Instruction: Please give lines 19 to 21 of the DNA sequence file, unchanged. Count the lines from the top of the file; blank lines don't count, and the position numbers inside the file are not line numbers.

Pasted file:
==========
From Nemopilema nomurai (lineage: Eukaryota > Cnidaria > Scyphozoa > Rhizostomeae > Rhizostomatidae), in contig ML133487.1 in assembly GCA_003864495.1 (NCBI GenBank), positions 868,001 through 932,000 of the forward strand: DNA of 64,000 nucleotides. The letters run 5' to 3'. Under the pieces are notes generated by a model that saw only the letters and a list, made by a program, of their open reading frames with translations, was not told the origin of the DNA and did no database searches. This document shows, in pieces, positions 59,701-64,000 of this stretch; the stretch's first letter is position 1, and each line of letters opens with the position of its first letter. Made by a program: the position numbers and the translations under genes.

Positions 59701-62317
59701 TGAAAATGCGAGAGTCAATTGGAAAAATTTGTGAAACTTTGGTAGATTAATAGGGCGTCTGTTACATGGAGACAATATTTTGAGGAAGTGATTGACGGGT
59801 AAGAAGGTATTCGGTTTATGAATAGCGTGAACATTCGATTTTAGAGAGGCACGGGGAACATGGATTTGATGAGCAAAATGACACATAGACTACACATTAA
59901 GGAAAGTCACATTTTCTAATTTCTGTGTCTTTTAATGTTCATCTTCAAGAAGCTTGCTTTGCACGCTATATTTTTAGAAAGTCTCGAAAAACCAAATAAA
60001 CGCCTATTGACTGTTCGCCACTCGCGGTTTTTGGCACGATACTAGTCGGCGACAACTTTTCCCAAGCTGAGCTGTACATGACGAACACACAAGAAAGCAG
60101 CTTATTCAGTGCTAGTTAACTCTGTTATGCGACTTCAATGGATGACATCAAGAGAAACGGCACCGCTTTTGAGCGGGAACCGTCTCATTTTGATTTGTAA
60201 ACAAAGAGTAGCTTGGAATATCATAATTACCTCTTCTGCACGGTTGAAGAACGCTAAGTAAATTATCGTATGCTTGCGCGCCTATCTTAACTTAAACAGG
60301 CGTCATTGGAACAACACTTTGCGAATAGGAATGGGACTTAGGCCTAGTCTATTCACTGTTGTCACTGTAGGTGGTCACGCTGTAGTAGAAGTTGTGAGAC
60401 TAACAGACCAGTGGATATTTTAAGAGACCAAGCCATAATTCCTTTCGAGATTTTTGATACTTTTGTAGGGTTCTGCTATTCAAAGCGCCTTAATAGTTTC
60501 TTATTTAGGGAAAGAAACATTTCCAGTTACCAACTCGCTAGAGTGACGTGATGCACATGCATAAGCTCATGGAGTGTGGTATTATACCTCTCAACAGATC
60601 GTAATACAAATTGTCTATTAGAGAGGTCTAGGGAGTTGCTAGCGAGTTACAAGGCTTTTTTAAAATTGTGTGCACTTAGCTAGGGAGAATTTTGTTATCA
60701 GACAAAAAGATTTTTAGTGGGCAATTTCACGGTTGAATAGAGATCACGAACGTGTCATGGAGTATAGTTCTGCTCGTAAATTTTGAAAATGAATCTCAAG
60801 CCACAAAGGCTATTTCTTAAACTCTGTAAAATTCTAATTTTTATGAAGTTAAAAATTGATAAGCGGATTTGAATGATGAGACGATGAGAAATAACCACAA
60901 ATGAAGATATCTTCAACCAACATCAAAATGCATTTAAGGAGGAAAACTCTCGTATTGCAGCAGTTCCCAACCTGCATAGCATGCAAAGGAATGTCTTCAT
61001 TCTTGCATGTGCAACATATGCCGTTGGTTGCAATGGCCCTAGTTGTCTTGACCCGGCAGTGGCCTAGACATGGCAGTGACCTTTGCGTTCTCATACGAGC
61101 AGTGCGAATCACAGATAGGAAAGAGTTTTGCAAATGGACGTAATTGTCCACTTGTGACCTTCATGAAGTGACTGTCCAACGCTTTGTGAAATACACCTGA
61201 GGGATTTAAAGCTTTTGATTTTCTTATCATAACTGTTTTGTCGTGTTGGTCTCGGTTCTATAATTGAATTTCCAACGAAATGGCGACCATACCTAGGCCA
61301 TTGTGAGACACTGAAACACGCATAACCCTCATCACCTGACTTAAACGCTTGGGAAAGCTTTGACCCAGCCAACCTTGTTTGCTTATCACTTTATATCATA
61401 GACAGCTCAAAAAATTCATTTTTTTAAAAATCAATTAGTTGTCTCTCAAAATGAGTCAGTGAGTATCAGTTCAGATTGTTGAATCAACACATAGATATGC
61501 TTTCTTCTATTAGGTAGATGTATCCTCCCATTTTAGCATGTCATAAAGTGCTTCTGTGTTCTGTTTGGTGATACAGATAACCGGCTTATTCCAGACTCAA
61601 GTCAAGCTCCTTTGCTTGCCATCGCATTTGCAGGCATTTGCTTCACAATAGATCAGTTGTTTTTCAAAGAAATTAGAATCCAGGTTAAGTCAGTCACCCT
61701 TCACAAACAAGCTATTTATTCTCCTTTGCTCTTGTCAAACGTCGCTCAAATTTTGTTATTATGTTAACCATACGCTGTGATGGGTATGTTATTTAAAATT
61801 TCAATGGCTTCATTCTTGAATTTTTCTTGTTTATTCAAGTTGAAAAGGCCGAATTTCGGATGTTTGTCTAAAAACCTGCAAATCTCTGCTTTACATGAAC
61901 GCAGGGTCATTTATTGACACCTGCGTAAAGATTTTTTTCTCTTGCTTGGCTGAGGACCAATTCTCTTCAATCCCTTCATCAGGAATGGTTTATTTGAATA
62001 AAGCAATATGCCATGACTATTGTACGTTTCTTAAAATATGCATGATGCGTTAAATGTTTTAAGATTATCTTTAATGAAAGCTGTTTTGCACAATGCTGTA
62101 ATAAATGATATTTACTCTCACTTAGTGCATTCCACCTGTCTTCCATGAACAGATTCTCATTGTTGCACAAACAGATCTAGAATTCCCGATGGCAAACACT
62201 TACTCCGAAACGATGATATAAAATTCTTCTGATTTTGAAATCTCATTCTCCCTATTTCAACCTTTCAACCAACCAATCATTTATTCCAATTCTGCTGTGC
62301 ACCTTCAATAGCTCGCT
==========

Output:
61301 TTGTGAGACACTGAAACACGCATAACCCTCATCACCTGACTTAAACGCTTGGGAAAGCTTTGACCCAGCCAACCTTGTTTGCTTATCACTTTATATCATA
61401 GACAGCTCAAAAAATTCATTTTTTTAAAAATCAATTAGTTGTCTCTCAAAATGAGTCAGTGAGTATCAGTTCAGATTGTTGAATCAACACATAGATATGC
61501 TTTCTTCTATTAGGTAGATGTATCCTCCCATTTTAGCATGTCATAAAGTGCTTCTGTGTTCTGTTTGGTGATACAGATAACCGGCTTATTCCAGACTCAA